It wasn't until graduate school that I was introduced to the powerful ideas and words of Phil Schlechty. I was assigned Schools for the 21st Century: Leadership Imperatives for Educational Reform to read for class. What stood out for me most was the idea of teachers as leaders and inventors of knowledge work for students. We can command their attention, but we have to engage students through the design of knowledge work that requires them to use ideas to produce a purposeful result. I was hooked.
The way in which Dr. Schlechty urged us to rethink roles in the classroom for students and teachers extended to leaders and districts. Some of the most powerful work I have been engaged in was when I was working in Forsyth County Schools, a Schlechty Standard-Bearer District. Under the leadership of a forward thinking Superintendent and Board of Education, the entire district revisited our roles and developed a shared vision that our core work was teaching and learning. Learning was a moral imperative of everyone within the system. He challenged our thinking and pushed everyone to create, and actively participate in, a true learning organization.
I can say that I was profoundly affected by this work and, to this day, still consider "planning a lesson" as "DESIGN for LEARNING". We promoted Schlechty's Working on the Work: An Action Plan for Teachers, Principals, and Superintendents within our district. We studied the design qualities. We designed lessons together. We measured student engagement. It was powerful.
The excerpt below is from the introduction of Working on the Work.
Nowadays, public school educators are under increasing pressure to improve student performance. There are at least three ways educators might respond to this pressure. They can:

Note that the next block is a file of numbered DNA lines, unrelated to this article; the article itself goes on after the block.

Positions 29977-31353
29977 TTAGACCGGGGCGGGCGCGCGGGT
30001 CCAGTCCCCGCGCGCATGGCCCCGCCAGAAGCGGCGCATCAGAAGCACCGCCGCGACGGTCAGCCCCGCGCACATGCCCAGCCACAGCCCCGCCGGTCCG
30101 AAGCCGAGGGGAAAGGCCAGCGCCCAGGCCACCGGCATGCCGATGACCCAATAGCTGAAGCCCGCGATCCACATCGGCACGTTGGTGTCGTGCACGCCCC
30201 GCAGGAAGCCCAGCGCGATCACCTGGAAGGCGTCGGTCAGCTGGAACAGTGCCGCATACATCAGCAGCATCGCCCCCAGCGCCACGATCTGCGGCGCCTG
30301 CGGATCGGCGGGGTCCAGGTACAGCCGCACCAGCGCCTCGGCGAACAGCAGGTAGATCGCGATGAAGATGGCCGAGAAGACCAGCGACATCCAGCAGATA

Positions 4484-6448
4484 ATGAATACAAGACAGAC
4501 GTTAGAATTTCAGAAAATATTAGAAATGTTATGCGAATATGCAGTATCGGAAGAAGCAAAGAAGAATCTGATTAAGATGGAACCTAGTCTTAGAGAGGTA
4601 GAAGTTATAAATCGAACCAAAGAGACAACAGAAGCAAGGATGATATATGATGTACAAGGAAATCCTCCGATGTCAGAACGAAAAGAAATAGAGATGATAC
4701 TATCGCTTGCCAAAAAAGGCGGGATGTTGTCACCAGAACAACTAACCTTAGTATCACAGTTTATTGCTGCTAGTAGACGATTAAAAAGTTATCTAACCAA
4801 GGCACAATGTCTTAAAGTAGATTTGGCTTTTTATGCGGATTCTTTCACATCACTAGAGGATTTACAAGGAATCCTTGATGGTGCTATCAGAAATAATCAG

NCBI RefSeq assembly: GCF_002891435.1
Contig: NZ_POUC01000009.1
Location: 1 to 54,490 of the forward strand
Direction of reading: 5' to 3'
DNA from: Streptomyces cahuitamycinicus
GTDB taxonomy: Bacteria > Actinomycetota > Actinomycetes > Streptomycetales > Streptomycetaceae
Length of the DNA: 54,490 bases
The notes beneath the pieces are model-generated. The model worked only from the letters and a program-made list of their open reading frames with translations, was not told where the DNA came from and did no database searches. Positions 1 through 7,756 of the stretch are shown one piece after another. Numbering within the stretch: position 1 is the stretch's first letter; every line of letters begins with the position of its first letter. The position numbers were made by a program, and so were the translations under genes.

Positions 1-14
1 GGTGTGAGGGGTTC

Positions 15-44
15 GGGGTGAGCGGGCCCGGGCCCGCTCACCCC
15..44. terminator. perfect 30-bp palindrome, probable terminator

Dr. Schlechty quite eloquently stated that we cannot cajole students into compliance. He went further to state that we cannot bribe teachers with merit pay or force evaluation systems that cannot rationalize teaching. He urged leaders to "embrace the notion that their job is to work with teachers to improve the quality of the work teachers provide to students". The WOW book, written in 2002, is just as relevant today.
Schools cannot be made by great teacher performances. They will only be made by great student performances. - Phil Schlecthy, 2002
Forsyth County Schools had a great run for over ten years with The Schlechty Center and I can honestly say, it was transformational. It is not often that you are personally influenced so greatly by one thought leader - but WOW - I was and still am. He was an advocate for public education and his common sense approach was captivating. He warned us of outside forces that threatened our work and he encouraged us to remember that public education is the cornerstone of our democracy.